The "Differentiated Compensation in Education" conference, hosted by fellow Buckeye Staters Battelle for Kids, in Houston this week reminds me how messy the "nuts and bolts" of policy implementation can get. Performance pay to teachers??imposes incredible challenges in the way of program evaluation, validity of test scores, political buy-in, sustainable funding, and unintended consequences. While these are all tough issues to sort through, I am jealous that Texans have the opportunity to grapple with them. Texas has had three major statewide performance-pay programs (see a 2007 report on the first two, GEEG and TEEG, here), Houston's ASPIRE program, and well-known merit plans in districts like Lamesa, Dallas, and Austin that go back as far as 1995.

Yesterday district officials, principals, and teachers participating in District Awards for Teacher Excellence (DATE) (a $397.5 million statewide grant program) outlined the goals and structure of their particular performance pay program. The descriptions were stunningly diverse - there seem to be as many ways to spend DATE money as there are belt buckles in the Houston airport.

Part 1 of the DATE funding (which represents about 60 percent of the overall grant) goes to principals and teachers, but how that is allotted is entirely up to the district. Awards may be available to all teachers, teachers only in tested subjects and grades, teachers at the poorest schools within a district, or subject/grade-level teams. While one district official defends targeting awards to teachers only in tested grades 3-11 (I'd hate...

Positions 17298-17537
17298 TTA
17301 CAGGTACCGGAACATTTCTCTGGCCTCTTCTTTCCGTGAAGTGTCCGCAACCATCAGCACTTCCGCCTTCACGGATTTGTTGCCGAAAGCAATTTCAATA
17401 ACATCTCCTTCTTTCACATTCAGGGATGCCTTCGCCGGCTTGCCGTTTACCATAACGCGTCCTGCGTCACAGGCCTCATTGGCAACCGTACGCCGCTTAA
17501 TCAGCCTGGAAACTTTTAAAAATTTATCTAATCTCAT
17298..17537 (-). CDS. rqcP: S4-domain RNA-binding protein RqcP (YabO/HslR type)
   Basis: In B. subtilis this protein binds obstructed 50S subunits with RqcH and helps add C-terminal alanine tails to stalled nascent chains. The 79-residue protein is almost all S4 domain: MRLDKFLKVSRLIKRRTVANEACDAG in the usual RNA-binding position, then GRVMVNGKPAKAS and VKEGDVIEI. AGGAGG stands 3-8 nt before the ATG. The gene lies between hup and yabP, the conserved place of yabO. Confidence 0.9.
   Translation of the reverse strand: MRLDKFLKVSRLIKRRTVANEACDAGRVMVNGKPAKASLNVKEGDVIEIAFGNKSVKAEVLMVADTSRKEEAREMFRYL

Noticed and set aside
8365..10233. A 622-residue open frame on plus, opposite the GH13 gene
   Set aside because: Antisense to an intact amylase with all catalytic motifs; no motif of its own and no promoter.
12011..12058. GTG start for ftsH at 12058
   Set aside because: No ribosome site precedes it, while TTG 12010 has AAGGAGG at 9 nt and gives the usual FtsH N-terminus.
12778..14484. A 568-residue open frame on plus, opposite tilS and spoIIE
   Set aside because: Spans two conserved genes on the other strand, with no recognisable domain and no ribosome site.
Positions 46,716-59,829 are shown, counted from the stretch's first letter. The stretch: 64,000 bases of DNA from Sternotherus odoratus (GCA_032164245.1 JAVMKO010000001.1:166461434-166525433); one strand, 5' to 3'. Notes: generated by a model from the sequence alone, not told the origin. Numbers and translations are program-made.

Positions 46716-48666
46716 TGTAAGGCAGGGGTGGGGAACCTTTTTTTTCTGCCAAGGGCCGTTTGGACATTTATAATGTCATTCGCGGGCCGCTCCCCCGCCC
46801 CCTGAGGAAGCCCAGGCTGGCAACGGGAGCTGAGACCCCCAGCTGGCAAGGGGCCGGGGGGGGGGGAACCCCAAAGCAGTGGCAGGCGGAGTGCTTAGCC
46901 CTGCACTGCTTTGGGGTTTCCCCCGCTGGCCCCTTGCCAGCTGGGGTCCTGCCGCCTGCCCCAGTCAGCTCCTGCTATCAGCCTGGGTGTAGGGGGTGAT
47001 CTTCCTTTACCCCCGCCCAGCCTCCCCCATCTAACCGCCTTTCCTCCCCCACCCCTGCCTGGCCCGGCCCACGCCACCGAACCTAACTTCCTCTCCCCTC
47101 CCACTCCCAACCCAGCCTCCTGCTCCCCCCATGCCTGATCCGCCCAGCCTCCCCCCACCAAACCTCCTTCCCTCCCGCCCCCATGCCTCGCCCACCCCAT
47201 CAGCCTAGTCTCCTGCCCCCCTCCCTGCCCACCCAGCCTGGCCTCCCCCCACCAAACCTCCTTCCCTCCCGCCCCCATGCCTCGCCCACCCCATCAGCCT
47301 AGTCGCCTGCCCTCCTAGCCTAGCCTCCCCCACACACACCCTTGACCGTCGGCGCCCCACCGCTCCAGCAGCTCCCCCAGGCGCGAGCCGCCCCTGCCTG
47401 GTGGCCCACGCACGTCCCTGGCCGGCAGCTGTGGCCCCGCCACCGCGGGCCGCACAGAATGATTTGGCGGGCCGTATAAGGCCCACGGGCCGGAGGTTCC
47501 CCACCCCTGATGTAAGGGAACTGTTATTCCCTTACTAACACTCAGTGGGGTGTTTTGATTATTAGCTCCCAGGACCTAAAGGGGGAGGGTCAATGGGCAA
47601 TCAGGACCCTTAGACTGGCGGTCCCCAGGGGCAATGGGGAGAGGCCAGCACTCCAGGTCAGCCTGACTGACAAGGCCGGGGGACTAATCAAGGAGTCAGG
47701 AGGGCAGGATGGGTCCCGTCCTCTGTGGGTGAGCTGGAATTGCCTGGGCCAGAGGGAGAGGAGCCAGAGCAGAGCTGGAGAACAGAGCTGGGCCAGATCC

Much has been made of the new New Haven collective bargaining agreement--by President Obama, Secretary Duncan, AFT President Randi Weingarten, and even reformers in Connecticut, like Alex Johnston of ConnCAN, who sees it as promising. But here's the problem (and where I respectfully disagree??with my colleague Eric Ulas): The majority of the details have not been worked out, and as with most things, that's always where you'll find the devil. For example, the contract promises better teacher evaluations--but we haven't seen what they'll look like yet. Furthermore, the contract boasts an odd veto power that would let the union or the district prevent a school whose teachers voted to be released from the general contract's work rules to do so. The appeal process for overriding said veto is woefully inadequate. (I explain more in Rate that Reform from the??October 29 podcast, "Our Secret 400 Maryland Ave Listeners.") Today, the??Washington Post editorial board agrees, pointing out that not only has praise for the New Haven contract been way over-blown, but such praise is to the detriment of D.C. Chancellor Michelle Rhee's own attempts at a new (and better than New Haven's) CBA. Whether praise for New Haven's contract will derail DC bargaining attempts remains to be seen.